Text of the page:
As the app alerted me that it was time to take the stage for Dismember, I took my place in the area allocated to us. In front of the stage were Dismember fans who had grabbed their flags and pennants like fans who had come all the way from Sweden to support their team. In response to this sacrifice, the band frequently greeted them and handed out penknives. As Dismember started their first song, the Park Stage was literally, not figuratively, in dust. It was almost impossible to see a soul in the mosh pit, and the band kept the fire going and going, I lost count of how many walls of death there were. It was the best and most energetic concert of the day.
Another death metal band of the day was Grave, also from Sweden. I skipped The Hellacopters, a rock band from Sweden, which started at the same time but which I didn’t listen to much, and as expected, I watched and photographed Grave for 45 minutes. The organization must have guessed that death metal fans would be exhausted from the effort they spent because the program showed a 45-minute break, so I laid down on one of the sun loungers I found empty in the press tent to listen for a while. While I was lying on the sun lounger listening to the melodies of The Hellacopters coming from far away, someone who saw me might have thought “I must be on vacation”, but there was no one around to massage my sore shoulder from carrying a camera all day long and my tropical drink with a mini beach umbrella attached to it was missing.
Need to “Electrify” the Atmosphere
On the same stage where Dismember was kicking up dust, there was Electric Wizard, which I saw four years ago in Brutal Assault, which made me think that I was hallucinating, whether it was because I was dying of exhaustion in the middle of the night, or because of the effects of three hours of sleep a day, music or alcohol. When Black Mass started to play those ominous and haunting melodies again, I thought that maybe the combination of Czech beers and lack of sleep had that effect on the body. Otherwise, Electric Wizard was playing beautiful music. After about 45 minutes of watching the band, I took quick steps towards one of the closed stages, The Shrine, to see Carpathian Forest, another band I had to see, and to warm up a bit because it was already dusk and the weather was getting colder than I expected in June.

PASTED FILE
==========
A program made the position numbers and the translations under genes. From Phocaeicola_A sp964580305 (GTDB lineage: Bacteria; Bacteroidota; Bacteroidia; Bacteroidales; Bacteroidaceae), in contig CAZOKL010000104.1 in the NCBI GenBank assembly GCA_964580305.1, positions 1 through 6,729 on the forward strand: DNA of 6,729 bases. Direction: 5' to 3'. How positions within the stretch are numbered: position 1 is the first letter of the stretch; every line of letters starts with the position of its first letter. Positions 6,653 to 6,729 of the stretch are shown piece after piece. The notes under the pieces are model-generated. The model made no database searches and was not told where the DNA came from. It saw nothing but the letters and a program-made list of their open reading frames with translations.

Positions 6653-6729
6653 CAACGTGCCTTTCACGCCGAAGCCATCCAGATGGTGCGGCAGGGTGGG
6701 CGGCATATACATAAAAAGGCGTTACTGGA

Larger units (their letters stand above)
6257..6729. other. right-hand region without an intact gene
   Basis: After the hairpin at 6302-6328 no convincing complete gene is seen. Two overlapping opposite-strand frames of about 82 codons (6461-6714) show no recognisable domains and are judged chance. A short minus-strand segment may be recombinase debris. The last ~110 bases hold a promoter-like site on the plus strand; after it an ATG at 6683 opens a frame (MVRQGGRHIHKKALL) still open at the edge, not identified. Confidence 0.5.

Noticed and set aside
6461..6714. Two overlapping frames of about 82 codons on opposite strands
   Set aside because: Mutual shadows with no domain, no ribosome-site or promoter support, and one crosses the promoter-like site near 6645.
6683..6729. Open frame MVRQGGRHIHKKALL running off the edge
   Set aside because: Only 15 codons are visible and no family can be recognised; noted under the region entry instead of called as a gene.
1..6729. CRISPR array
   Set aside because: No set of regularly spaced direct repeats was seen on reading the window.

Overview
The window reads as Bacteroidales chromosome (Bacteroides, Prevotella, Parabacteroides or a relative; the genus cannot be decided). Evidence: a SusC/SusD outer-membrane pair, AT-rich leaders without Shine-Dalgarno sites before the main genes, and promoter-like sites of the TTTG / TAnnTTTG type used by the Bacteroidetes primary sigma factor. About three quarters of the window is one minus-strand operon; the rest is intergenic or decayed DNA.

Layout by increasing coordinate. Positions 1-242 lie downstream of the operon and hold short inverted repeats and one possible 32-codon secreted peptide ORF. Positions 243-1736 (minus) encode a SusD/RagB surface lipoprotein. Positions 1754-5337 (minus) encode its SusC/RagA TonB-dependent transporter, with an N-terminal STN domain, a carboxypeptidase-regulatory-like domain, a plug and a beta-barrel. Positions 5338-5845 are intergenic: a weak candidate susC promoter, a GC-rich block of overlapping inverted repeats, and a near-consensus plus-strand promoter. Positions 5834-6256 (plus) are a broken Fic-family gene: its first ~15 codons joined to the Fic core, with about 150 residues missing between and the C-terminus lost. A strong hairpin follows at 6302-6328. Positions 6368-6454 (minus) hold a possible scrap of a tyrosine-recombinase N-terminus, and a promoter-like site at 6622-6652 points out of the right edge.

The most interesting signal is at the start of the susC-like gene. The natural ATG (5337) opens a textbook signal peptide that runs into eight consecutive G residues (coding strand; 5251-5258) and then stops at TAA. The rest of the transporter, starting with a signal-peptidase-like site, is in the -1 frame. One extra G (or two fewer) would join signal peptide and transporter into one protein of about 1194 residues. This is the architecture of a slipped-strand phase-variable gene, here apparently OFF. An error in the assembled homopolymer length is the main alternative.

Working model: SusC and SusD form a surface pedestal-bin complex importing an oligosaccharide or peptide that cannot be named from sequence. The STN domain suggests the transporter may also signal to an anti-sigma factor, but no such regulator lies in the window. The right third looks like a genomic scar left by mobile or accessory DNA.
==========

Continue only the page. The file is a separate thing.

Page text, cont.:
Carpathian Forest, Lucifer, Danzig …
Carpathian Forest, on the other hand, gave a performance that I can say I’ve warmed up a little bit. Especially, I think Nattefrost had a really bad day. He was often off-key, trying to scream out of nowhere, etc. Without wasting any more time with Carpathian, I went to the opposite stage to watch the occult rock band Lucifer, who had just finished their first song. They say that when things go wrong, one’s teeth break while eating custard, and this time Lucifer, one of my favorite bands, wasted about 15 minutes of their 45-minute set due to sound problems. With the hard work of the technical team, they were able to play a few more songs after the problem was fixed.
Next, it was time to listen to Danzig at Danzig. Glenn Danzig, the man behind the punk legend Misfits, can only be seen in a handful of concerts a year, and it was a great chance that Mystic Festival was one of them. They played the entire album on the two giant screens on the stage under the skull, which is also Danzig’s logo and also the cover of the first album, and we were enchanted. It was a special moment for me to see a living legend, who is in his seventies but hasn’t lost anything from the punk spirit of the 70s and 80s (I felt the same way about Robert Plant, Nick Mason, Roger Waters, and, don’t laugh, Erkin Koray concerts).
Now it’s Watain’s turn